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Thread: Screw Trough Design

  1. #1
    Wayne W Guest

    Screw Trough Design

    We are possibly looking at replacing our troughs that we use to convey bark and wood waste into our boiler.
    The reason is that they have worn through in several places.
    As I stated a while back we have tried to put in uhmw liners but they keep peeling out. We have been also looking at either a ceramic lining or putting in an industrial version of a "Rhino Lining" in the new troughs.
    Our maintenance group is thinking about converting the screw troughs to a flat bottomed or box like design instead of the typical rounded bottom design.
    I am leery of the flat boxlike design primarily because every screw system that I have ever seen where there is one screw per trough always has a round bottom that is just slightly larger than the screw diameter.
    Could everyone please comment on all three of the issues
    1) Plastic spray-on linings
    2) ceramic linings
    3) Square, flat bottomed screw troughs
    Thank you all,
    Wayne

  2. #2
    Lawrence K. Nordell

    Lawrence K. Nordell

    President and CEO

    Conveyor Dynamics Inc.

    Conveyor Dynamics Inc.

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    Dear Sir

    I offer the following comment based on Discrete Element Method (DEM) modeling of vertical grinding mills (they are a screw conveyor with the axis turned vertical, and must move steel balls to grind hard rock ore). Your idea to make a square box may have merit. Depending on the size of the clearances and the product size and physical properties. Wear is due to shear work. Wear is proportional to shear work. Mapping the wear pattern in crossection and down the axis give the clues as to what you need to do to improve wear life. What about increasing the diameter of the trough? This does the job of the square box, just better (my opinion). Added clearance reduces the direct high slippage of screw to wall. This creates an autogenous zone (ie. conveyed material shears more on it self than on the wall due to the lower slip rate with the wall. Their may be other complications such as compression binding that defeats the benefits. This would also be true of the box section.

    All this can be modeled mathematically using DEM. We have published the concept at the Vancouver BC Canada SAG2001 conference this year reference www.SAG2001.org Tues. evening session paper 107 "Prediction of Wear on Mill Lifters Using Discrete Element Method by Dr. X. Qiu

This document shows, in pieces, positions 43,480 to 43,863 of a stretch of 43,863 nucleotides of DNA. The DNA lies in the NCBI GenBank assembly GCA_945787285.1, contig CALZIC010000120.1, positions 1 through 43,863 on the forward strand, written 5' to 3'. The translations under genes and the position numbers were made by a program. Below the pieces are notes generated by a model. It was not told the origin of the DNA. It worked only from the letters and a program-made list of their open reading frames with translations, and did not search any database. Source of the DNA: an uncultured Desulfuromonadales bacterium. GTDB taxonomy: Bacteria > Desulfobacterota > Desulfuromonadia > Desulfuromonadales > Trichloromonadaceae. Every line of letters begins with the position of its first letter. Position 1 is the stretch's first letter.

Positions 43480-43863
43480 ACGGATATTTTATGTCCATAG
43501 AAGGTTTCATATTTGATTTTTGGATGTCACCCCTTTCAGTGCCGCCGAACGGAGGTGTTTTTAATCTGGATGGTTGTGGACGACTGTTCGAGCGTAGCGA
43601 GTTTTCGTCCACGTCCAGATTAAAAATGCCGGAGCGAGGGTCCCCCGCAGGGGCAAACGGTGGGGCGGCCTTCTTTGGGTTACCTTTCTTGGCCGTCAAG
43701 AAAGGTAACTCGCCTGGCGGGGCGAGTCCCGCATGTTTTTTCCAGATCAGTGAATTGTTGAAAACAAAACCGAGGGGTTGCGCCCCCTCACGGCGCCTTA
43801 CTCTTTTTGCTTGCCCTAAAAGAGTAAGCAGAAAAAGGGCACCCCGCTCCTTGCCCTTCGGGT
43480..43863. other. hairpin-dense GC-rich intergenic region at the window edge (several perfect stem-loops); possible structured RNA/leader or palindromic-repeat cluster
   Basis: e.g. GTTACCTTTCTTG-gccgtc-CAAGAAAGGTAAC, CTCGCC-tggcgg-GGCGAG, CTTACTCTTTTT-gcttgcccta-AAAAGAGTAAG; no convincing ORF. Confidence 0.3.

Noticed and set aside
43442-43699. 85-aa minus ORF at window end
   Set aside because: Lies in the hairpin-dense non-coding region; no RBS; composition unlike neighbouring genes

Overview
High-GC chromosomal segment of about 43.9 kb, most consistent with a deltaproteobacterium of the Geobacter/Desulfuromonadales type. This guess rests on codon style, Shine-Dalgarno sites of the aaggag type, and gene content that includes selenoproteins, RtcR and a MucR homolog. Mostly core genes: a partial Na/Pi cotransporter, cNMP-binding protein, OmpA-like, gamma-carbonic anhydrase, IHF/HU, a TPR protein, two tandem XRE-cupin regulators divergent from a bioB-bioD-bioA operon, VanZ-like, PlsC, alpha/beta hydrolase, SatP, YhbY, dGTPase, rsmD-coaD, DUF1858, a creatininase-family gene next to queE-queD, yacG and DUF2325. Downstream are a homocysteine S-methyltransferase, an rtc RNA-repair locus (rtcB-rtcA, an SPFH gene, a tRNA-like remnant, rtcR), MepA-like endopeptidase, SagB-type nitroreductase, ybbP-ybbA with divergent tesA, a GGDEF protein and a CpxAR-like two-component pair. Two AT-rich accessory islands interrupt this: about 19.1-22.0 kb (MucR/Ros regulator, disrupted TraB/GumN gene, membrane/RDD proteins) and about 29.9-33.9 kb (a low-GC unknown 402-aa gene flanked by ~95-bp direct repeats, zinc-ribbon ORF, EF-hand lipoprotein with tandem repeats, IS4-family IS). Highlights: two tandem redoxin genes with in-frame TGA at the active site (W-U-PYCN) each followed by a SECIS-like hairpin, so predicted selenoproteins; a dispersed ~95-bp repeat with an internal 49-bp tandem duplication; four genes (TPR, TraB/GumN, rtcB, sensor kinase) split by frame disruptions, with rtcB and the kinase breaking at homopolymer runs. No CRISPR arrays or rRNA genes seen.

Much luck.

    Lawrence Nordell
    President
    Conveyor Dynamics, Inc.
    ph 360/671-2200
    fx 360/671-8450
    email nordell@conveyor-dynamics.com

  3. #3
    johnp Guest
    I have been working with granular material. The gap between the screw and the casing changes the effectiveness of the screw. This is because the screw will not fill properly, and may lose some of the product through recirculation. But it is not a dominant variable. Also it depends on the angle of the screw.

    If you go for a square box you will lose some of the capacity, but it may be only 20 %. You can always fill in the corners to make it more hexagonal.

    Ceramics is fine. It needs a good bonding material, and a backing which does not more. Otherwise you may get cracking and peeling.

    With plastic linings you need a test of some kind. It works well with some products, and doesn't with others. It's the same with rubbers. Can you do a test of some kind, or even a bench test in a laboratory? I imagine your product comes in chips or small strips of say 12 mm by 50 and binds up into balls.

    Plastics also need a very good bond, and a very good backing layer. Will a local tear cause a large chunk of lining to pull off? Ask your Vendor for evidence of similar applications.

    In addition to the right material you need very good and experienced tradesmen to do the job. The job can easily be messed up in the installation.

    We had a case with polyurethane where spray-on was fine but the curing was not to specification. We delivered the pipes to site and within a few weeks they developped bubbles and sections turned to a cheese like brittle consistency.

  4. I believe that in your case the UHMW liners was an excellent choice. However those liners are not very good foe adhesive applications. I have good sucess with the liners when mechanical attachement was used.
    They have a very low coeficient of friction, are durable with wood products and they are relatively inexpensive.

    Antonio Reis
    www.vitrom.com

  5. #5
    Join Date
    Dec 02
    Posts
    7

    screw trough desing

    wayne.

    you should make your trough whit hard material as "CHT 100" or "CHT 360" CHT means canadian-heat-treated. I produced a lot of trough with hard material for boiler feeding and it last many years before change. May be the UHMW liner is not realy the right place to put it. that may cause problems with temperature variation as humidity and the friction of bark with sand may affect the life expectancy of your liners. I do not know about ceramic. You may have bridging problems with square trough and that may runs out as fast as the other ones. A polygon shape works because when we use hard plate we can't roll them. It have to be bend so it always give a polygon shape. Be sure that your new bottom part of trough is easily removeable so your next shot down will be shorter. It is possible for us to supply those or even make shop dwg for you to built them. regards.

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